It was a beautiful morning, though hot, and I stopped twice to take photos.  Farmer John was patient, but the third time I braked, enthralled by a huge cluster of sweet-scented, purple-blossomed milkweed in bloom, he mentioned very politely that at some point, he needed to combine wheat.  So the road sign photo above and the lacy Johnson grass picture below were the only two I had time to snap.  I would like to have shared the thick stands of evening primrose that line the road as though they had been planted as borders, and the lacy miniature daisies that bear the ignominious name of Annual Fleabane.

I know Valencia, Spain is lovely because the descriptions on Wikipedia tell me so, but Valencia Road in Osage County, Kansas, has beauty that, in my eyes, is unrivaled.

Johnson grass is so pretty, with its lacy, Christmas tree shaped seed heads. 

Monday, June 6, 2016

Early June

The large photo at left is a view of our east yard, crab grass beautified by morning light, and the rock garden where our grandsons set up mock battles with their plastic soldiers (they nixed the idea of gnome and elves figurines).  Upper right: a cloud formation, the majesty of which I was unable to capture with this phone photo.  Right middle: noonday sunlight bounces off the bright white porch railing, just installed by farmer John.  Right bottom: evening primroses in the road ditch across from the house.  

I always remember my Art History professor, fresh from a summer's sabbatical to France, saying that the countryside in Kansas is very much like that of France. "Something about the light," he said. Years later my nephew traveled to France and returned home to field my many questions about his trip. "Does the countryside look like Kansas?" I asked.  

He laughed and said, "Definitely. We joked that they hadn't really taken us to Europe at all, but that we'd just circled around the ocean and had come back to Kansas.  Everything looked very familiar."  

'These things affirm my deeply held conviction that the beauty of our state is underrated.  The photos above, taken with my 6 year old iPhone, are a case in point: beauty isn't difficult to find here.    And there are all the things my lack of skill with a camera can't capture: cottonwood fluff raining in ethereal, erratic paths against the dark green canopy of late spring foliage; the full scope and majesty of thunderheads piling up ahead of a spring storm; the depth of color of our sunsets...words can't describe it, and my fledgling skill as a photographer can't capture them.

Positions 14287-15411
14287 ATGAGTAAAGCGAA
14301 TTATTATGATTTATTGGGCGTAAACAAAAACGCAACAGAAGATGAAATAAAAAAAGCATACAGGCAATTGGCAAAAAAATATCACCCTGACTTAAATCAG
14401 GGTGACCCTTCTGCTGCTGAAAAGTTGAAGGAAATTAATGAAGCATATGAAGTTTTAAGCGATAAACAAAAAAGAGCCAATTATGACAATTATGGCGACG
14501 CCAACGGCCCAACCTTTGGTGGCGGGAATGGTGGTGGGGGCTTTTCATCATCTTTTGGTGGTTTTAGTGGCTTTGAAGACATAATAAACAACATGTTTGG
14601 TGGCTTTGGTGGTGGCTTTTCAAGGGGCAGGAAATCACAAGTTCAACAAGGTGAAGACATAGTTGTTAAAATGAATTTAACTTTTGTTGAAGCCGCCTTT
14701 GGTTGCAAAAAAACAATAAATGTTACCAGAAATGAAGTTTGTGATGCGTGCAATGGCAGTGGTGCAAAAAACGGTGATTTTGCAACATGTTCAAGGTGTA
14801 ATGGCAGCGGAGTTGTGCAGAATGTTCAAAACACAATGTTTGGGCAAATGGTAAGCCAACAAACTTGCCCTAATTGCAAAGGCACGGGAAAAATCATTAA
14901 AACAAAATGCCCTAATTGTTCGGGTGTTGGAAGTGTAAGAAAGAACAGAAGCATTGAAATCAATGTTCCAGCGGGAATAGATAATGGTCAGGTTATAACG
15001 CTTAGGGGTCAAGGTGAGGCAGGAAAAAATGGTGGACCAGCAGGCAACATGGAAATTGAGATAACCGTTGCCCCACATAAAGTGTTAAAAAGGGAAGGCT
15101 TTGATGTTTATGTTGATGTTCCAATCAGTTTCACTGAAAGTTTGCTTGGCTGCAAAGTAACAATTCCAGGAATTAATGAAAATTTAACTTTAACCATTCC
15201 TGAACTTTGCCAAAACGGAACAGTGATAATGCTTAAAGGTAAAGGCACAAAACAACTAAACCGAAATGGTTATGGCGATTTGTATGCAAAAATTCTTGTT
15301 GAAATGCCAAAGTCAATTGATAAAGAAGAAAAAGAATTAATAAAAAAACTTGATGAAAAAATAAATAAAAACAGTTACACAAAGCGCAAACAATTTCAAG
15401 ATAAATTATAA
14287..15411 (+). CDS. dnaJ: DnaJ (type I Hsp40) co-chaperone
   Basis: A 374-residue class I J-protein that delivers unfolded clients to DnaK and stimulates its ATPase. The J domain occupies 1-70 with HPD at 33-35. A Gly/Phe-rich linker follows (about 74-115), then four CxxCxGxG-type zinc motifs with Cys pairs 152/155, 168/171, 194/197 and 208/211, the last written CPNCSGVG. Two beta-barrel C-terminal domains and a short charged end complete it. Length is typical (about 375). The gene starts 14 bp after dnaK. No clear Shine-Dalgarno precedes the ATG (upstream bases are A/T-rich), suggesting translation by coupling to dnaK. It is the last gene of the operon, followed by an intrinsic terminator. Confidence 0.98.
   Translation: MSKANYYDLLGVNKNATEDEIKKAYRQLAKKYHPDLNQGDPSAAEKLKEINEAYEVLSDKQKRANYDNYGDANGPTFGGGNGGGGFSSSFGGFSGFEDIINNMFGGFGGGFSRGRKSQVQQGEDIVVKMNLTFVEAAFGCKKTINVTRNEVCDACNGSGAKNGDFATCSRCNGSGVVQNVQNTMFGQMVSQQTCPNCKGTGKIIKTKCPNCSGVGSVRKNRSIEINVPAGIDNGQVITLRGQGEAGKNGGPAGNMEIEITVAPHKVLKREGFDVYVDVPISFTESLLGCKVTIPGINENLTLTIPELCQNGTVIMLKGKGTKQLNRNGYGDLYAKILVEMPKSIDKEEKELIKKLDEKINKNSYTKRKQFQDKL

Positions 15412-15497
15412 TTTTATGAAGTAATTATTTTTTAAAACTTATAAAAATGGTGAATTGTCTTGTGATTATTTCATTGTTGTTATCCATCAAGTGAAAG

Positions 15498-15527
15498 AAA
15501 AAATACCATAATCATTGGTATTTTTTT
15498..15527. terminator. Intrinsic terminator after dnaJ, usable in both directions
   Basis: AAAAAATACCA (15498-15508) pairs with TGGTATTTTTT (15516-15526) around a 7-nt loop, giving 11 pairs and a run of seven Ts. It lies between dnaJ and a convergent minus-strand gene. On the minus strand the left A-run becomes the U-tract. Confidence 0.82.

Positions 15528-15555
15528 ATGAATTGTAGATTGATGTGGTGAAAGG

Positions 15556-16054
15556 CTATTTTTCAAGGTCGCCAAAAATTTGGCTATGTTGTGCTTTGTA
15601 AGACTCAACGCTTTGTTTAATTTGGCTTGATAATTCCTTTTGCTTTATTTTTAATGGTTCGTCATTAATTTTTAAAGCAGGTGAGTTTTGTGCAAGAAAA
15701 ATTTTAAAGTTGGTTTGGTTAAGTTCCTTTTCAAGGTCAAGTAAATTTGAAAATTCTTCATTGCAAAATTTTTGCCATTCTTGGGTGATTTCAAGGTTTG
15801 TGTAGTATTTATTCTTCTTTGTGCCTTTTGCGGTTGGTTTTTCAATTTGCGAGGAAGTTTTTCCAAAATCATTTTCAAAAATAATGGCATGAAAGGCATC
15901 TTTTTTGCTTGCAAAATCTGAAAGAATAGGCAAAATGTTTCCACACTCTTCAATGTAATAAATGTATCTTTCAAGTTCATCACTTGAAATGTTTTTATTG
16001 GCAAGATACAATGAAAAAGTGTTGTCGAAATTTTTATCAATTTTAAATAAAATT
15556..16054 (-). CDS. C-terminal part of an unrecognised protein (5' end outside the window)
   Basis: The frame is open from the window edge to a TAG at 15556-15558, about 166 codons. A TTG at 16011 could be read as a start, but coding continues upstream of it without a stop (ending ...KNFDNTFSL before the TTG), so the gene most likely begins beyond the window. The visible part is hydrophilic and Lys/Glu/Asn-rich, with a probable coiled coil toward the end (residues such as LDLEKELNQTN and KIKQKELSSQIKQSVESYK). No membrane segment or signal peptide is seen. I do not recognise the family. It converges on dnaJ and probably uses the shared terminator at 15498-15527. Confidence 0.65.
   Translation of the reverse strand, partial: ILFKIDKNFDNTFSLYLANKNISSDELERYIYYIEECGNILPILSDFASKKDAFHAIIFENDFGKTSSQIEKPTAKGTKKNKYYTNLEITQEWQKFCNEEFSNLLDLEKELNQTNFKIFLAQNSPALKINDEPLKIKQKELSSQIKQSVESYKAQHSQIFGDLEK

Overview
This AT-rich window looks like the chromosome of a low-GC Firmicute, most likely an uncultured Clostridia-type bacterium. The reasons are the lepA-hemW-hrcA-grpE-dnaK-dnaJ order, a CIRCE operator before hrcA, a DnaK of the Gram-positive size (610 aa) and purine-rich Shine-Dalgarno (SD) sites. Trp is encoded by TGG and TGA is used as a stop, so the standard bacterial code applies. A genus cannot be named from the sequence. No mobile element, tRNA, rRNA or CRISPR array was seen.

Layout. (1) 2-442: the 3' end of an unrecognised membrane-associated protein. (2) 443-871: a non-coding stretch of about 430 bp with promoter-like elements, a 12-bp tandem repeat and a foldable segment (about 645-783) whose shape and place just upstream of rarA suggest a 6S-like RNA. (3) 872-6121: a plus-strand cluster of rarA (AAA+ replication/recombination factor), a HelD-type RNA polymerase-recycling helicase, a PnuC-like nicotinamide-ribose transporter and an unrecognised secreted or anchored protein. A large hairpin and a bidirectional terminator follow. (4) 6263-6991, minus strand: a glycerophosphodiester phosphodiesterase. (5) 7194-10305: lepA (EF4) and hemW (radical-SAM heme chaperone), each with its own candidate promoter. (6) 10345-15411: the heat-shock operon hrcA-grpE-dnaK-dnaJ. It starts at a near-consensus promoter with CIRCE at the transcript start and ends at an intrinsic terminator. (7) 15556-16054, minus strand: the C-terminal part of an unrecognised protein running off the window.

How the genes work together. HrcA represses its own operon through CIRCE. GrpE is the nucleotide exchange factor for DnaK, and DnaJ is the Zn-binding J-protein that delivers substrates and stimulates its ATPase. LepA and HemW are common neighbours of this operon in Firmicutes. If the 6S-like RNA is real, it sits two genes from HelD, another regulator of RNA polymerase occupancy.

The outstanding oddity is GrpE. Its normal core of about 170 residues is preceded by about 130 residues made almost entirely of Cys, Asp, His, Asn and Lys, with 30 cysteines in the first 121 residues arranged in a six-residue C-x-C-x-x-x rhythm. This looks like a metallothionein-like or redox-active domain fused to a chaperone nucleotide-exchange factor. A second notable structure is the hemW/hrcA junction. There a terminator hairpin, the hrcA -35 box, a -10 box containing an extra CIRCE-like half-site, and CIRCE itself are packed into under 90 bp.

You're going to have to take my word for it or come see for yourself: Kansas is beautiful in each season!  

Friday, May 20, 2016

Spring Collage

Clockwise from upper left: storm clouds in March--you can see our little yellow house peeking through the trees at left, upper right; a spring pasture fire that escaped a neighbor's planned burn path,  but our ponds stopped the fire, lower right; trees along the "straightaway" in April, lower left; a May sunset reflected in the lake across the road from our house. 
Kansas is not necessarily known for its beauty, and I don't understand this. Case in point, the photos in the collage above. all taken within a mile of the little yellow house this spring.  

Wednesday, April 20, 2016

Gaps Versus Gates

He makes it look so easy.  

Despite town living during my formative years, I consider myself a farm girl because my roots run deep in the Ozark soil of my grandparents' Missouri farm home. That place became my heart's earthly home; it was at Grandma's house that I learned about the charms of a chicken house with cranky hens who would peck your hand if you tried to rob an egg, cast iron pumps that would yield water only with determined effort, and cane poles that required knowledge of how to pierce the living flesh of an earthworm who hadn't done anything to deserve it. There wasn't anyplace I loved better on this earth.

Grandpa's fields were surrounded by crooked log fence posts strung with four tightly stretched spans of barbed wire; a good four wire fence. His gates were built of hewn boards, later of metal pipe, and a lot of thought and effort went into them. He engineered his gates to swing silently open on well-oiled hinges. They were sturdy enough to climb and easy enough for a child to open. There were a few wire "gaps," on Grandpa's place, but they were considered inferior and Grandpa referred to them apologetically. A gap took time from a busy farmer's day, and Grandpa preferred his well built gates.

Grandpa farmed 80 acres of ground with the help of a Ford tractor deemed tiny by today's standards, and he kept his pastures mown for weed control and appearance. My grandparents' place was my gold standard of all a farm should be.

Then I married a Kansas farmer. In Kansas, there are no gaps, there are wire gates. The first time my husband referred to a gap as a gate, I politely corrected him, whereupon he corrected me: in Kansas, a gap is a wire gate, and gates such as the one Grandpa built are nice for folks who have lots of time to spend on such things, which Farmer John does not. John manages 3000 acres of farm ground and pasture all by himself. He's not so worried about appearances as he is about his bottom line, and he's a manly man. A few strands of barbed wire cause him no anxiety or inconvenience.